Introduction to an alternative bread

I had many, many failures when I first started baking my own bread - I had everything from house-bricks to the legendary Blob on my initial attempts. They were full of holes, or totally devoid of holes. Some were rock-solid, others empty shells. But they all tasted so good and I persisted, found what I was doing wrong and as if by magic, one day got the perfect loaf!

I experimented, found that are many variations on the basic recipe for bread, and discovered that my own preference is for a denser loaf. I also add oatmeal and rye flour to the mix, which subtly alters both the taste and texture, giving a nuttiness which is very appealing! For a different texture, I prove the dough only once, adding it to the bread tins after one thorough kneading. This produces a slightly heavier bread, with a coarser texture; it is also somewhat tastier, as the volatile oils in the flours are retained in the dough.

The Importance of preparation and ingredients

The choice of ingredients is critical - regular baking flours do not contain sufficient gluten to allow the bread to rise (prove). It is best to obtain a proper bread flour - I have been fortunate enough to find a bakery which sells 1½ kilo bags of specialist flour, although you will find a suitable flour in most supermarkets. In addition, if you can find a source of 'live' baker's yeast, you will find that the proving process is faster, as the yeast is working efficiently from the outset. Never use yeast designed for wine or beer brewing!. Oils and fats are a matter of choice - I prefer extra virgin olive oil or pressed sunflower oil.

Watch where you work, too. When preparing the dough, the temperature should be moderate - too hot and the crust may dry out, too cold and the yeast is not working at its best! In either case, your bread will not rise, or will collapse in the oven. Most bakers agree that 18-22°C (65-75°F) is ideal - kneading is also hard work, and the temperature will suit you better, too!

My own recipe, then, is as follows (apologies for the imperial measures rather than metric or US cups). It makes three loaves of about 2lbs each:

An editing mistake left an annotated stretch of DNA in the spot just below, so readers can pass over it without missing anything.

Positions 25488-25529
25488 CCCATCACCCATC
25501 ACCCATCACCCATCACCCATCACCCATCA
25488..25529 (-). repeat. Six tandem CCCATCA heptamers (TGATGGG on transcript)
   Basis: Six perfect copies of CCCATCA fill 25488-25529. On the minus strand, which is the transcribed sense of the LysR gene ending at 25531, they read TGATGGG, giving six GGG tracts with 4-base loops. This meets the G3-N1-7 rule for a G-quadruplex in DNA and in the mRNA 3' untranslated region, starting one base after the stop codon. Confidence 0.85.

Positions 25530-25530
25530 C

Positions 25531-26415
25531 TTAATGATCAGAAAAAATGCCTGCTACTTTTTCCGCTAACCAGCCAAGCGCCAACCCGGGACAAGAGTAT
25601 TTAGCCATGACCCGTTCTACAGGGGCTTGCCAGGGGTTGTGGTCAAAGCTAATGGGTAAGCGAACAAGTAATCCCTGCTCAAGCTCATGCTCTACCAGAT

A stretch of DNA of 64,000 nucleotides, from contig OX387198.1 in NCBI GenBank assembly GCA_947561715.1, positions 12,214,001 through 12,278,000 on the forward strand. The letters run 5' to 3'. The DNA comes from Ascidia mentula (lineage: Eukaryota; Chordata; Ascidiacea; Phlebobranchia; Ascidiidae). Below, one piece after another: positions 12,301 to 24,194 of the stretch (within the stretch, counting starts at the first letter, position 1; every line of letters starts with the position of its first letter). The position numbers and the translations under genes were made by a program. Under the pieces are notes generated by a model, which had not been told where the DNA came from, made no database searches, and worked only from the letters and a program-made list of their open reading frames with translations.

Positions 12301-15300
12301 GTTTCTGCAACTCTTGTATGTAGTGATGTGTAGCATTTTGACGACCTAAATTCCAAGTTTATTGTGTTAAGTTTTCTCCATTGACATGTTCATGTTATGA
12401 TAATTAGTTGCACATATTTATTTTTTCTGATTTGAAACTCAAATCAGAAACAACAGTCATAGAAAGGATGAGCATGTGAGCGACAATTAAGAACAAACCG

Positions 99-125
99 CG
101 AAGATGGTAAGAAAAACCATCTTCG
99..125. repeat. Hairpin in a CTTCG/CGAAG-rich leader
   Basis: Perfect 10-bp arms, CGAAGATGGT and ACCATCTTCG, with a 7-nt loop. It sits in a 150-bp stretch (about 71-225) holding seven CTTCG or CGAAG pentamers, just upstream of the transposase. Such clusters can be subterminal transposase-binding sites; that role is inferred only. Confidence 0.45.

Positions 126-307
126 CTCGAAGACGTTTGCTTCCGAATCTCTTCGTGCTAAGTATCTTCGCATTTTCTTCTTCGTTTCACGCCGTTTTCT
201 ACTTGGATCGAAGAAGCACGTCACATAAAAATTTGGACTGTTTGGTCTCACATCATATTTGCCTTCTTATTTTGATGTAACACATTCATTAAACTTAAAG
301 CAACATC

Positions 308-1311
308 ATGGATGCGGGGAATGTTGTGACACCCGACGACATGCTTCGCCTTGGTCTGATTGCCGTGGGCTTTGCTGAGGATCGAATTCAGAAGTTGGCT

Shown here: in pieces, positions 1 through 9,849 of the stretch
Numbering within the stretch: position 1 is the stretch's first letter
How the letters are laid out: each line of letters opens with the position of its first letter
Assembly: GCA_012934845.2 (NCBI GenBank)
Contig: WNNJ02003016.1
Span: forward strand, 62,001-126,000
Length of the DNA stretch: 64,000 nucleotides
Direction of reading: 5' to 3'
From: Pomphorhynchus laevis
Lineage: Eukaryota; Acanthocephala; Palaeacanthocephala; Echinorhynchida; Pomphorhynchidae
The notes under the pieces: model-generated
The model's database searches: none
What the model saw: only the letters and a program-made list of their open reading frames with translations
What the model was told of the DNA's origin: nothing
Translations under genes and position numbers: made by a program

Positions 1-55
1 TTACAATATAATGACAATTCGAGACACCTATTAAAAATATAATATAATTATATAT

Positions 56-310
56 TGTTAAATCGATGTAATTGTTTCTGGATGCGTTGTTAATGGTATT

1½lbs strong wholemeal flour (all flour should be at room temperature)
1lb strong white flour
3oz fine oatmeal
3oz rye flour
1 oz fresh yeast (barm)
1 tablespoon molasses (or honey)
1 oz fat or oil
1 heaped teaspoon of salt
1½ pints lukewarm water (about 1¾ US pints)
Heat the oven to 425°F (220°C or Gas Mark 7) before you start anything - a cool oven spells disaster! Dissolve the molasses in the water, then add the yeast and stir thoroughly. Leave in a warm place for about 5 minutes (longer if you use dried yeast) until frothy. Mix the flours and salt in a large bowl, and gradually add the water/yeast mix, stirring thoroughly. Do not add all the water at once - I usually add about 90% of it, as some flours take up water at different rates. Mix in the oil or fat as you add the water, and incorporate it well.

Now comes the fun.

Take it out of the bowl. Throw it onto a floured worktop. Knead. Pull. Push, Tug, stretch, pull and push again. Squeeze. For the best effect, think of your boss/ex-partner/housemate from hell. Get serious with it, show it who's boss. This is the secret - the more you pull, stretch and tug, the better the bread will be. The principle here is to stretch the gluten, as this supports the bread and provides the open texture.

I normally knead for about 5-10 minutes, until I end up with a smooth dough. You may find you need to add a little flour or water to get it right - if it is still slimy, more flour! You will learn the qualities of the flour you use, but you may need a couple of attempts to get it right.

Once you have the right texture, and are suitably tired, divide the loaf into three lumps and place each into a greased 2lb loaf tin and leave, covered with a damp cloth, until the dough has doubled in size. (You can do anything with it at this point - I often plait loaves, and bake them as they are, or pop the plaits in the tins for a nice finish. Garnish with poppy seeds or other stuff like cracked wheat or oats.) It should need between 35 and 40 minutes in the oven - rotate the loaves after about 25 minutes, then check they are done by tapping the base of the loaf. If it sounds hollow, it's done! Leave on a wire rack to cool off, then serve with a little butter and honey - wonderful - enjoy!